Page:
By Perry Bacon Jr.
Washington Post Staff Writer
Wednesday, December 3, 2008
ATLANTA, Dec. 2 -- Sen. Saxby Chambliss (R-Ga.) easily won reelection Tuesday night, trouncing his Democratic challenger in a runoff and thereby ensuring that the GOP will retain the ability to filibuster bills in the Senate.
With 97 percent of precincts reporting, Chambliss held 58 percent of the vote to Jim Martin's 42 percent.
The result prevents Democrats from controlling the 60 seats in the Senate needed to override Republican filibuster efforts. Democrats have 56 seats, while two independents typically caucus with them. Republicans now have 41 seats and hope to hold one more, in Minnesota, where a recount between Sen. Norm Coleman and Democrat Al Franken remains to be decided.
Chambliss was introduced at his victory party Tuesday night by Republican National Committee Chairman Robert M. "Mike" Duncan as "Mr. 41," and he declared that Republicans "now have the momentum" after his victory.
"You have delivered a message that a balance of government in Washington is necessary," a clearly relieved Chambliss told an Atlanta ballroom filled with several hundred supporters.
Protecting the threat of the filibuster was a key theme of Republicans in the Georgia race, but it is not clear whether party leaders will actually try to use it to slow Democratic initiatives. The Senate GOP caucus includes more liberal members, such as Maine's Olympia J. Snowe and Susan Collins, and Collins said during her election race this year that she agreed with some of President-elect Barack Obama's proposals on health care and other issues.
Senate Minority Leader Mitch McConnell (Ky.) has said that holding 41 seats is essential for forcing Democrats to reach compromises, not for blocking legislation. GOP senators emphasized that point in a letter they sent last month to Senate Majority Leader Harry M. Reid (Nev.).
Yet McConnell has said Republicans will sharply oppose one measure backed by Obama and most Democrats: requiring businesses to recognize labor unions if a majority of employees fill out cards supporting unionization, rather than the current requirement for a secret ballot in such votes. Labor unions back the provision, while many business groups oppose it.
"It's unacceptable. It's overwhelmingly unpopular," McConnell said recently. "That is the kind of thing that they ought not to pursue. And if they do pursue, it ought to be defeated."
Chambliss defeated Martin on Election Day, too, but his 49.8 percent of the vote then fell just short of the 50 percent needed under state law to avoid a runoff. Martin won 47 percent, while Libertarian Allen Buckley took 3 percent.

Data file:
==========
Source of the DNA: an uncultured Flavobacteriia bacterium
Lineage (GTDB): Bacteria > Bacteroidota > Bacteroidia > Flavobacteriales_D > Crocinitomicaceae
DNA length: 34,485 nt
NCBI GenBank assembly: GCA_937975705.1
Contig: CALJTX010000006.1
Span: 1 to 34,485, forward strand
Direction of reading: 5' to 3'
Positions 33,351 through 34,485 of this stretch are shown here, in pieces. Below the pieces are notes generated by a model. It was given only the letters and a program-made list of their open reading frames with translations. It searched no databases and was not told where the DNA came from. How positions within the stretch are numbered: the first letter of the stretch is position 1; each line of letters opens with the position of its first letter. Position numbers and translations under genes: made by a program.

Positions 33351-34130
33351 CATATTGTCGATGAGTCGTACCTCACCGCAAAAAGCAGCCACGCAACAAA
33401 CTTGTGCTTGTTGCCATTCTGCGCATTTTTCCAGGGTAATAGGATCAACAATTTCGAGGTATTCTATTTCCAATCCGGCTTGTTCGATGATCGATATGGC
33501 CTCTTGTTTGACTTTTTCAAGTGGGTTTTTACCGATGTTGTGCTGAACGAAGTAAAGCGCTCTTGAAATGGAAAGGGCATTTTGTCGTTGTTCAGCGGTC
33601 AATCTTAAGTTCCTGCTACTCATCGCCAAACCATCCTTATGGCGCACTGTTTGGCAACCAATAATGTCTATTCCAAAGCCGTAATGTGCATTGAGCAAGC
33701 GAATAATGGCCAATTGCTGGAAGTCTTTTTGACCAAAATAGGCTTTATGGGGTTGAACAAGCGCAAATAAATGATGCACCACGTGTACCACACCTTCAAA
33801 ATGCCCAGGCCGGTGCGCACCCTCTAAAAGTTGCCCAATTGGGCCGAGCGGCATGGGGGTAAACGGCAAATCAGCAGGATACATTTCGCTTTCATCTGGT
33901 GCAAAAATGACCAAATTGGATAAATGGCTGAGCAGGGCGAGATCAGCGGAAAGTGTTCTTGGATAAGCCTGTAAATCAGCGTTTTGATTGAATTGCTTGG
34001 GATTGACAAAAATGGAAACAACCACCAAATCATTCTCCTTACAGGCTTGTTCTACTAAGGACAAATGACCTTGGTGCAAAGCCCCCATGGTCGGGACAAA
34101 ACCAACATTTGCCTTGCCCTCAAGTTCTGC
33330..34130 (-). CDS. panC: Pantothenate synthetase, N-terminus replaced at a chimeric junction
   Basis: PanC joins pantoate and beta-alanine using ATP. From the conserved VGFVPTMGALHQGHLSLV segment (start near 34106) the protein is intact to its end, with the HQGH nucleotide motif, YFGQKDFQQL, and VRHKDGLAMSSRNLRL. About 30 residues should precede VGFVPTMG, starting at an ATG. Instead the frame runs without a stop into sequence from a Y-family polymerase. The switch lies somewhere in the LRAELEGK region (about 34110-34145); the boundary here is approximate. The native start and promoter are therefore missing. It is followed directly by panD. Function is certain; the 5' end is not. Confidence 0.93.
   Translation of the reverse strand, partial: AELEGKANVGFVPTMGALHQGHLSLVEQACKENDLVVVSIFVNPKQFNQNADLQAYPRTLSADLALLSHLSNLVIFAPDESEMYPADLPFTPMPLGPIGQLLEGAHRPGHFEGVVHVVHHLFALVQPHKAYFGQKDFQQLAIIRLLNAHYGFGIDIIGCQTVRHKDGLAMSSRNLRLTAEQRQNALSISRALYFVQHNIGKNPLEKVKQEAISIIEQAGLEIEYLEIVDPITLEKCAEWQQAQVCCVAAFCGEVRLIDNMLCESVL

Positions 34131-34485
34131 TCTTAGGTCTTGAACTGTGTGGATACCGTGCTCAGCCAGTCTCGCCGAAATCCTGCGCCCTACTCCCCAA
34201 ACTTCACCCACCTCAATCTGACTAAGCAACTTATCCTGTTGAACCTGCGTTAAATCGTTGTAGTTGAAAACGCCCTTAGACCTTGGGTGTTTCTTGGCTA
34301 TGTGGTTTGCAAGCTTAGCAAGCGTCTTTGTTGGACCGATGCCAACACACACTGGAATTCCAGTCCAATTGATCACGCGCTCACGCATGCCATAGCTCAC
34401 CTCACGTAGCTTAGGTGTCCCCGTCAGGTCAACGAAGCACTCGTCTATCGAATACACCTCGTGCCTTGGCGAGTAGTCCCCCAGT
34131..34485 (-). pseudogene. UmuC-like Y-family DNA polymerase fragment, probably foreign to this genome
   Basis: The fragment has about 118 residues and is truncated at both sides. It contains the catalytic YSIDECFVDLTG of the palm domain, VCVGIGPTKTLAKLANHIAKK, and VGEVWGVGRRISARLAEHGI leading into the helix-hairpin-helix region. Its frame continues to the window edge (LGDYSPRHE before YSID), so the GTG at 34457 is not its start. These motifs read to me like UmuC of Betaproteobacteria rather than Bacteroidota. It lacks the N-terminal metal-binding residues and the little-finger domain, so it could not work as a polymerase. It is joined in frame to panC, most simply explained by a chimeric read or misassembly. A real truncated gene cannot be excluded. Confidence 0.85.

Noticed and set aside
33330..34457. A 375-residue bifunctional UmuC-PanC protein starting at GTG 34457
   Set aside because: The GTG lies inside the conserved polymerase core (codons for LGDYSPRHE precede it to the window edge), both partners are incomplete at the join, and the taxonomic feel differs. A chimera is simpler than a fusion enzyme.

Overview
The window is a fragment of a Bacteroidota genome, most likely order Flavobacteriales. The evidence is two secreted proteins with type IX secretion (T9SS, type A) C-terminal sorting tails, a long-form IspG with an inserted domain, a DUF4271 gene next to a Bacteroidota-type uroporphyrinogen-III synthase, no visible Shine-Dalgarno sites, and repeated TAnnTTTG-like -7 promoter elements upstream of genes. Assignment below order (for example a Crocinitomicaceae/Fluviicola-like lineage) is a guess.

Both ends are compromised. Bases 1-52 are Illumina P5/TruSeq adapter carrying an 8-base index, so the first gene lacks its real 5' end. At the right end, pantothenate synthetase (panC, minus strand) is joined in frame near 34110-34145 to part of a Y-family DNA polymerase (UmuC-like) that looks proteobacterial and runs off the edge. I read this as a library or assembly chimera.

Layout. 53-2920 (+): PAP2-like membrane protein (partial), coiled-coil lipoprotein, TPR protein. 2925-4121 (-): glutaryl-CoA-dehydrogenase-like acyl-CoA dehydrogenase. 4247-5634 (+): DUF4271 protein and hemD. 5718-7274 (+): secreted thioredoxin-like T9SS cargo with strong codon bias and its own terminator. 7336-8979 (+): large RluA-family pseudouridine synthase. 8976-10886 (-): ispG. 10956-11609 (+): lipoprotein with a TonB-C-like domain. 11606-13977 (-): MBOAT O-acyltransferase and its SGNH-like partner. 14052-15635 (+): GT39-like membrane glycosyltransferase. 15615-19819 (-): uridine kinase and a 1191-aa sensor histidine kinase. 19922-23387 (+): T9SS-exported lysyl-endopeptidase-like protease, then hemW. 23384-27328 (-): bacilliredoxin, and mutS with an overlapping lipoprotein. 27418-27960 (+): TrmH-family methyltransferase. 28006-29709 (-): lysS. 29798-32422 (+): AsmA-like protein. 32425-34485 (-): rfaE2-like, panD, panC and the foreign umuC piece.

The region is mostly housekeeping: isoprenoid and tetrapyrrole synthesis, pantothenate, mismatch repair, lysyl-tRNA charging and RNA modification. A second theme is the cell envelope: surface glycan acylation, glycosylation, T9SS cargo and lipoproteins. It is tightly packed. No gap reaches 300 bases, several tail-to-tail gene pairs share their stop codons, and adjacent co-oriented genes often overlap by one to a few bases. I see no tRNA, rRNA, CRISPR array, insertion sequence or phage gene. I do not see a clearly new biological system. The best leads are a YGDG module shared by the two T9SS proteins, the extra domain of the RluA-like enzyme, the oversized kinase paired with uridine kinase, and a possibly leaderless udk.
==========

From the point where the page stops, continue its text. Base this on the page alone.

The double-digit margin by which Chambliss won this time suggested that Obama's ballyhooed turnout operation could not fire up voters without the Democratic standard-bearer atop the ticket. Obama came within five percentage points of defeating his Republican opponent, Sen. John McCain (Ariz.), in this conservative state lost by Sen. John F. Kerry (Mass.) by 17 points in 2004.
Martin appeared to suffer from a lower turnout among African Americans. Fewer than a quarter of people who cast ballots early in the runoff were black, compared with more than a third in the November vote. Black voters overwhelmingly favored Obama and Martin.
Underscoring the importance Democrats placed on ousting Chambliss, dozens of Obama organizers and volunteers came to Georgia from other states after Election Day to aid Martin. They filled the 25 Obama campaign offices that stayed open these past few weeks in hopes of scoring an upset here.
Leading Democrats stumped for Martin, as well, although Obama declined a request by the campaign to come to Georgia. (He did tape a radio ad encouraging voters to back Martin.) Former president Bill Clinton and former vice president Al Gore came south to tell voters how Martin would help support Obama's agenda in Washington.
Republicans were no less energetic in rallying behind Chambliss, after seeing that Democrats had won control of the White House and both houses of Congress on Election Day. A host of GOP heavyweights, including McCain and his running mate, Alaska Gov. Sarah Palin, campaigned for Chambliss and stressed how important the runoff was for the party.
Chambliss was dogged in the first contest by his support of the $700 billion rescue package for ailing Wall Street firms, which many conservatives opposed. He turned his second campaign into a defense of checking Democratic power in Washington, a message his allies echoed.
House Minority Whip Eric Cantor (Va.) said his caucus would look to the Senate to head off huge spending increases on health care and through proposals such as an aid package for Detroit automakers.
"If the Democrats want to turn up the tired old way of spending, we're going to oppose that, and with the 41 votes in the Senate, that opposition becomes more important," Cantor said.